Daniel Tighe talks to Belgian striker Axel Bossekota as he looks to make his mark in Limerick.
Wandering Belgian frontman Axel Bossekota may have finally found a home for his talents and he already feels part of the family at his new club Limerick FC.
“Here it really feels like a family,” said Bossekota. “As soon as I got here the gaffer introduced me straight away to my team-mates. It was really good for me because when you come from another country, you tend to stay on your own and see how others do things but here I was picked straight away in the team.
The Belgian, 23, clearly feels he is finally in the right place to fulfil his potential and is comfortable in his new surroundings. He has signed on for one season but he is not viewing it as just another stop on the carousel that has been his career so far.
“I really like it (Limerick). I didn’t think it was big like this. It’s a nice city with nice people. Ireland, it’s ........ special,” he said.
“I really want to do my best here to help the team as I believe the possibilities are (endless). I’m really happy to be in Ireland and I hope that Limerick is going to be a big step for me.
He thinks the club has a chance to come under the radar and shock some of the Airtricity Premier Division’s more established teams.” The good points are that nobody knows us having come from the second division and we can surprise everyone.
“If we won the first game everybody would then need to take us seriously because we have a strong team and we have nothing to lose. I think the goal for the club this season is to stay in the Premier Division. I’m definitely sure we can go on the top and finish in the top four. The stadium is beautiful and I think it’s going to be a good season for everyone”
Bossekota is a versatille frontman who can play through the middle as well as from the wings. He is eager, however, to prove himself in his preferred position as the link man between midfield and the strikers.
Speaking about his best position Bossekota said: “Today, I would say behind the striker, because I’m a player who likes to play free so I can go anywhere. I prefer to play (withdrawn) so I can deliver a good ball.”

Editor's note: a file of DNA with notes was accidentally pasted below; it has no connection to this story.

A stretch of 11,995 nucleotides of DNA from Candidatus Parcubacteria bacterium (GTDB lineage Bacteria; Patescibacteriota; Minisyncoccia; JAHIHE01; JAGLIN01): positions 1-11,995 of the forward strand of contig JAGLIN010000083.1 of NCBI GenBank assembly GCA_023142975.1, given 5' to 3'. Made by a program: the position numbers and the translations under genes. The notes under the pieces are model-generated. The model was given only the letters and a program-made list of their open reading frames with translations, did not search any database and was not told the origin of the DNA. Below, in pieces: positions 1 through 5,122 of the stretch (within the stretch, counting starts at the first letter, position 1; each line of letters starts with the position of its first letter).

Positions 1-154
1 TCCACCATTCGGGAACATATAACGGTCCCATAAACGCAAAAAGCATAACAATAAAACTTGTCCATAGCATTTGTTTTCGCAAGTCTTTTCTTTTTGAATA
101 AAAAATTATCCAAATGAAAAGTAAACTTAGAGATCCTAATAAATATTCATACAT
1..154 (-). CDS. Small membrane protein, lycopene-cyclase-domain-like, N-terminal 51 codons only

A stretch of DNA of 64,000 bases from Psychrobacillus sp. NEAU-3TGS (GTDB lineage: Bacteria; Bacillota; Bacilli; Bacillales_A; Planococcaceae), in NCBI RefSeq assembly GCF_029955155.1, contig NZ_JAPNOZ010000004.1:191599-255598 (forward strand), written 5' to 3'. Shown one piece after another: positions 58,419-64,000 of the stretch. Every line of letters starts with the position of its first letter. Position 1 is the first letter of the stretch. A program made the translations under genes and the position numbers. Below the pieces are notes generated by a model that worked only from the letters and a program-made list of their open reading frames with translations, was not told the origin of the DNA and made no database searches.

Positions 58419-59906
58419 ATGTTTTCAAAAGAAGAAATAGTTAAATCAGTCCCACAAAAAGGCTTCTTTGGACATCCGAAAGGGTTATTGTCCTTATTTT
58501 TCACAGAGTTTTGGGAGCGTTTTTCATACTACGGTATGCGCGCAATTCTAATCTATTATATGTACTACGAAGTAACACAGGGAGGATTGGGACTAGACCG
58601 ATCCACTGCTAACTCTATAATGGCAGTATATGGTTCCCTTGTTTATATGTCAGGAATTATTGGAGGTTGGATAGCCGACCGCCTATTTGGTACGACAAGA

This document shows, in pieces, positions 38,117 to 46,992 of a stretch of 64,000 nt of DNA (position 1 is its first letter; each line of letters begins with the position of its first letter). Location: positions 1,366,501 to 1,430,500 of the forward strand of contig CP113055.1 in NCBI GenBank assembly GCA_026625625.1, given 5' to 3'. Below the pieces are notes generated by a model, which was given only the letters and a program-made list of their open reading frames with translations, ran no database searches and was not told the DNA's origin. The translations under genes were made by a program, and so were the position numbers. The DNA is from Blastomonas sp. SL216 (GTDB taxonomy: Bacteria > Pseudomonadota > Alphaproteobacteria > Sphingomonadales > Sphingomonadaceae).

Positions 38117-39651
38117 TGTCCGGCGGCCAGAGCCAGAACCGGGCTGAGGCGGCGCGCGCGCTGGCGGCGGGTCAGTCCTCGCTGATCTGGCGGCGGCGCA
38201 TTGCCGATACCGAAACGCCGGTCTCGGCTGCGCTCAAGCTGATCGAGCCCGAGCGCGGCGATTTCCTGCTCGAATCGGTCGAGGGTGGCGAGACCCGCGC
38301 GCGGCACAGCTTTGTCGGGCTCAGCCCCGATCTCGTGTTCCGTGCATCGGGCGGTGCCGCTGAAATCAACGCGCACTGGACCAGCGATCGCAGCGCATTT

Bossekota has travelled the globe in search of appreciation for his footballing talent. Born in Versailles, home to the famed court of the French monarchy, in Paris, he soon moved with his family to Brussels in Belgium. The family were soon on the move again, this time to Montreal in Canada where they spent six years. Bossekota showing his natural talent for the game represented the Canadian national side at under 15 level.
He knew, however, that to make the most of his career in football, he needed to be in Europe. “For me football was important so I told my Mom I need to play in Europe, so we moved back to Belgium.”
Once back in Europe he joined the academy of French Ligue 2 side Amiens SC. Also at the academy with Bossekota were current Premier League player Steven N’Zonzi of Stoke City and French international Yann M’Vila. Of Rubin Kazan.
He left Amiens to join Oud-Heverlee Leuven, at the time a Belgian second division side.
“My first games as a professional were for Leuven in the Belgian second division and after this I had a little trip to AEP Paphos in Cyprus and then I moved to the UK (Motherwell).”
It was while in Scotland with Motherwell FC that Bossekota first met current Limerick FC manager, Stuart Taylor. He immediately got along with Taylor and the coach obviously took note of his talent. “That was the first time I met Stuart, he was the coach of an academy for players without a contract in Glasgow and after this I couldn’t go back to Belgium.”
Bossekota’s time in Scotland wasn’t the easiest and he wasn’t entirely comfortable with the Scottish way of life.
“It was good but a little hard. I was alone. They’re not like the Irish in Scotland, they’re more for themselves. I was never really introduced to the team in Motherwell.”
Now he is somewhere he feels wanted, this footballing nomad may be ready to settle down and produce his best football. At least this will be the hope of those who make the fortnightly pilgrimage to Thomond Park this season.